Tianzi Mountain

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Tianzi Mountain and usual mist

Tianzi Mountain (天子山) is located in Zhangjiajie in the Hunan Province of China, close to the Suoxi Valley in South Central China.[1] It is named after the farmer Xiang Dakun of the Tujia ethnic group, who led a successful local farmers' revolt and called himself "Tianzi". This means son of Heaven and is the traditional epithet of the Chinese emperor.

Size[edit]

These giant, pillar-like mountains have a peak of 1,212m (4,140ft). The area taken up by these mountains is about 67 square kilometers (16,550 acres)[2].

Formation[edit]

The Mountains are quartz sandstone and were formed about 400 million years ago through irregular rising patterns of the earths crust, and with about 318 million years of erosion these tall and skinny mountains were formed. This geological formation belongs to the "New Cathaysian" tectonic system[3].

Religious Aspects[edit]

The Tianzi Mountains are deemed sacred by many Sulamitos who used to inhabit the outer regions of Hunan[citation needed]. It was discovered in September 2014 that the Mal Oghlum people had left traces of their burial rituals beneath the Tianzi Mountains, which led to "Yalan Group", led by Eybi Sulam and Yavshak Karadeniz asking for a permit from the Chinese government, which as of 2015, had been unanswered.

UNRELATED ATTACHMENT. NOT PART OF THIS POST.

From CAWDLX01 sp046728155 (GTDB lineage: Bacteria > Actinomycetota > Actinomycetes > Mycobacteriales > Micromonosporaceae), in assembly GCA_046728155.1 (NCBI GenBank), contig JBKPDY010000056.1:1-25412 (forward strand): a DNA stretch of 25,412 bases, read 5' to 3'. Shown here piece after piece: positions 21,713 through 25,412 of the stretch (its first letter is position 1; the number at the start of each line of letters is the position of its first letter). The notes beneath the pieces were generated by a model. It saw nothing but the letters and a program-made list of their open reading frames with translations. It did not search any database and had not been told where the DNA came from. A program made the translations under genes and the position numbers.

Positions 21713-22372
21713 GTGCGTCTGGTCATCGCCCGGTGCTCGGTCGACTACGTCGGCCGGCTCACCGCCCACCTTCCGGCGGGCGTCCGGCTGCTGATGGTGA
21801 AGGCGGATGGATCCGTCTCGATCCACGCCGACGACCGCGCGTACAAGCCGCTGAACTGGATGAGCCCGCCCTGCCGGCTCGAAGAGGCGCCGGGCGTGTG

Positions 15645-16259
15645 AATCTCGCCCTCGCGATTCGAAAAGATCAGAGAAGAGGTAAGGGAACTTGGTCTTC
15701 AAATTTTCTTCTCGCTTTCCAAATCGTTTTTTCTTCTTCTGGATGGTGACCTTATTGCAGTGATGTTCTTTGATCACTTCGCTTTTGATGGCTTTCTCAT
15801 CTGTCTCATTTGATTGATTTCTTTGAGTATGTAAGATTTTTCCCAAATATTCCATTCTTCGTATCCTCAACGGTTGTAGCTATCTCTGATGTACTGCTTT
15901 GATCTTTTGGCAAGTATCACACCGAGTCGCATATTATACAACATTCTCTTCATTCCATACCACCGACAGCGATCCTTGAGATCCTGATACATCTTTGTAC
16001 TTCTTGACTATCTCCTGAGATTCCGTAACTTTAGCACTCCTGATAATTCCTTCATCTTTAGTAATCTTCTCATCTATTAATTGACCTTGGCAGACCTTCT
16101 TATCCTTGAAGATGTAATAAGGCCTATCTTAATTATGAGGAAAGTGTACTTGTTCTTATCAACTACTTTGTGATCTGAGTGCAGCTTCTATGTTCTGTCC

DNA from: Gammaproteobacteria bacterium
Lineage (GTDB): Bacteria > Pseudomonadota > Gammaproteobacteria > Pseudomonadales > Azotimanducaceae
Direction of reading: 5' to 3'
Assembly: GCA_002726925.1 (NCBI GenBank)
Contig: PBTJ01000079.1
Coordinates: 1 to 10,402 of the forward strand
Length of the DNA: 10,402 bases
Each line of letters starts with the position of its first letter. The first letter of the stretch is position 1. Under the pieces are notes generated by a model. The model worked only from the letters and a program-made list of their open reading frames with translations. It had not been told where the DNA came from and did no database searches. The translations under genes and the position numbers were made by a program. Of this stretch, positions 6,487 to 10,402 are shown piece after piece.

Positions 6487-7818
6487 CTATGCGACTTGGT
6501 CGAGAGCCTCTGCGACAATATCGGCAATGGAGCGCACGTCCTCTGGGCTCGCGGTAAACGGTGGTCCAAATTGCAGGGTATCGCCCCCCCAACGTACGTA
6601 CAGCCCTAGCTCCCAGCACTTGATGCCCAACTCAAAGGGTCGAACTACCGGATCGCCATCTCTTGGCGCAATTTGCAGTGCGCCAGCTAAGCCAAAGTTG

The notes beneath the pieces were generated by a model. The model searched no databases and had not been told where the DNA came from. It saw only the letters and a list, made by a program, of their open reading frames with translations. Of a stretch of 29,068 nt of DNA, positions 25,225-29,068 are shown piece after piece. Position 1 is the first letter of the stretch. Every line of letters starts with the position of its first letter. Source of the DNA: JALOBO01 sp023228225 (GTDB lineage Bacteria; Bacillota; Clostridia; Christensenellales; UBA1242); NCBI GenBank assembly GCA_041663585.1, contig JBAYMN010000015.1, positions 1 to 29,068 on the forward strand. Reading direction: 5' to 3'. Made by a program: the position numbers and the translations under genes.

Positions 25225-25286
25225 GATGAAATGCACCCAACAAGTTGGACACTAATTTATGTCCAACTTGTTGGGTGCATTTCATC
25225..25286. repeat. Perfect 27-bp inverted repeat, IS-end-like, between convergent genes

Tourism[edit]

Tourists find this place very popular and are always visiting. During certain months of the year, mainly after it rains, the Tianzi Mountains are covered in a sea of fog where most pictures look stunning, as seen above. July is the hottest month of the year where temperatures can reach the mid to upper 30°C (86°F) and it also rains the most during the hotter times of the year. Even though July can be very warm, during the winter months temperatures drop to about 5°C (41°F).

Popular culture[edit]

These mountains inspired the "Pandora" mountainscape in the film Avatar by James Cameron, there has also been a theme park created there regarding the movie.[4]

Coordinates: 29°13′00″N 110°48′00″E / 29.2167°N 110.8000°E / 29.2167; 110.8000

References[edit]

  1. ^ "A day at 'Avatar' national park". Fairfax Australia. 19 September 2013. Retrieved 20 November 2016.
  2. ^ "Tianzi Mountain Nature Reserve, Zhangjiajie, Hunan". www.travelchinaguide.com. Retrieved 2018-10-05.
  3. ^ "How were the Tianzi Mountains formed? - Quora". www.quora.com. Retrieved 2018-10-05.
  4. ^ "Mal Oghlum Archives - Charismatic Planet". Charismatic Planet. Retrieved 2018-10-05.